The innovations of Charlie Parker and Dizzy Gillespie in the 1940s changed jazz forever. These two guys codified how the language should be spoken. This scale is one result of their efforts. This particular term for the scale was coined by David Baker, so I use it myself.

The Bebop Dominant Scale is basically a Mixolydian mode with an extra note -- a natural 7th. Here is the basic C Mixolydian mode:

C Mixolydian mode

The Bebop Dominant has the extra natural 7th, like so:

Bebop Dominant Scale

This added note does two things: 1) Provides a smooth descending leading tone, 2) gives the scale 8 notes. Item 1 is immediately obvious. Item 2 is not apparent until you start soloing with the scale. What the 8 notes do is give you the ability to play chord tones on all downbeats. This is important; it is the most effective way to get long phrases. For example, check out this standard Mixolydian lick:

Notice how the last half starts to sound awkward. You don't have chord tones on downbeats. Look at this bebop lick:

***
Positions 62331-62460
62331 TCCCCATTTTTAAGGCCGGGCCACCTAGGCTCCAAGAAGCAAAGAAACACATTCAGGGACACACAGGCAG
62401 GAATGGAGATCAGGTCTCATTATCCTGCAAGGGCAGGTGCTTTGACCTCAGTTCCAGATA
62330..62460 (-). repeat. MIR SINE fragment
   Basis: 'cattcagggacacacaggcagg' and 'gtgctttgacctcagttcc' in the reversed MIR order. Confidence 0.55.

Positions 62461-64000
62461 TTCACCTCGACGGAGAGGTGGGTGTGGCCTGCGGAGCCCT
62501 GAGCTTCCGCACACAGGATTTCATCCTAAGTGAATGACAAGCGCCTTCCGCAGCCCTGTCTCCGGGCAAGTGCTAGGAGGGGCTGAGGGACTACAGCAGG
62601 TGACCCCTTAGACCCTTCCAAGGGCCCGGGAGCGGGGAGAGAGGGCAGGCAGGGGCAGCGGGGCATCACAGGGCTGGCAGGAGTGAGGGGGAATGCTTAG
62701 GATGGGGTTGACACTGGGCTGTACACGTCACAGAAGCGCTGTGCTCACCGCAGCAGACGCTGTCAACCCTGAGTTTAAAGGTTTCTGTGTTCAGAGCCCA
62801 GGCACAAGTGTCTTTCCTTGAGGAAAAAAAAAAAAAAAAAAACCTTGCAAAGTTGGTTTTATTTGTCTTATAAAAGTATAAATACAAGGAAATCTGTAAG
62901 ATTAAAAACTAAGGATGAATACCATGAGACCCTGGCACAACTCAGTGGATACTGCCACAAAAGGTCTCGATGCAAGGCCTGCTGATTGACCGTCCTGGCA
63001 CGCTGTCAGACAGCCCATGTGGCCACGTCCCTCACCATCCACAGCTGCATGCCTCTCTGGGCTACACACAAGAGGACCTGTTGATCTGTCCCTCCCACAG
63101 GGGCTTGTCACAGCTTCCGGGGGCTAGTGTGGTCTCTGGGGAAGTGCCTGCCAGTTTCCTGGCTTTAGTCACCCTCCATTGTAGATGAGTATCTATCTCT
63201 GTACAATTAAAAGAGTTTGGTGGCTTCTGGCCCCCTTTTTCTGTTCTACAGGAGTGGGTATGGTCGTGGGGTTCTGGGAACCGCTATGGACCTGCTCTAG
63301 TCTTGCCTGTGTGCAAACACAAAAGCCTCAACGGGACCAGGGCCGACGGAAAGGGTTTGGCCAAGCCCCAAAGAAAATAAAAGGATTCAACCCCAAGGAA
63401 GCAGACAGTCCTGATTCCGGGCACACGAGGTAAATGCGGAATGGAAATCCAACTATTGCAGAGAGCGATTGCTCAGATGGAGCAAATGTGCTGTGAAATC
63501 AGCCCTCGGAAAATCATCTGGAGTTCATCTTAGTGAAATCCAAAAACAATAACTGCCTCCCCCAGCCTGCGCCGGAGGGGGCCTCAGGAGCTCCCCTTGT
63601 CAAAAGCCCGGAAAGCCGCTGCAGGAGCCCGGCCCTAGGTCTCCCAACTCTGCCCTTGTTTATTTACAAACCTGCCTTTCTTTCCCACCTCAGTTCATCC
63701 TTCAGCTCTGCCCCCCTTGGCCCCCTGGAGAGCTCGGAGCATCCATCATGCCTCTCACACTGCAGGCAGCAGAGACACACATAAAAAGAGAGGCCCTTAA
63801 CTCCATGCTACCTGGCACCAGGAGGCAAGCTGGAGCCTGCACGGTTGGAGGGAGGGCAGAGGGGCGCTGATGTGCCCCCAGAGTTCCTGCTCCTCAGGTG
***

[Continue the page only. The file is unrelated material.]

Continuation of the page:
Do you hear it? It just wants to keep going. That's how those guys like Parker, Gillespie, Adderley, etc. could get those endless lines. Even Pat Martino uses this technique. Remember this however: Use the added 7th ONLY when descending. Skip it when you ascend. And KEEP THE CHORDTONES ON DOWNBEATS! By the way, I highly recommend David Baker's 3 volume set on how to play Bebop.

This little device can revolutionize your playing if you take time with it. It can change how you view improvisation. I am not kidding. The Bebop technique is one of the secrets of the masters. Take this one home and lock yourself in a room for a week. Experiment. Make your own licks. Create lines. Then, go get a gig!

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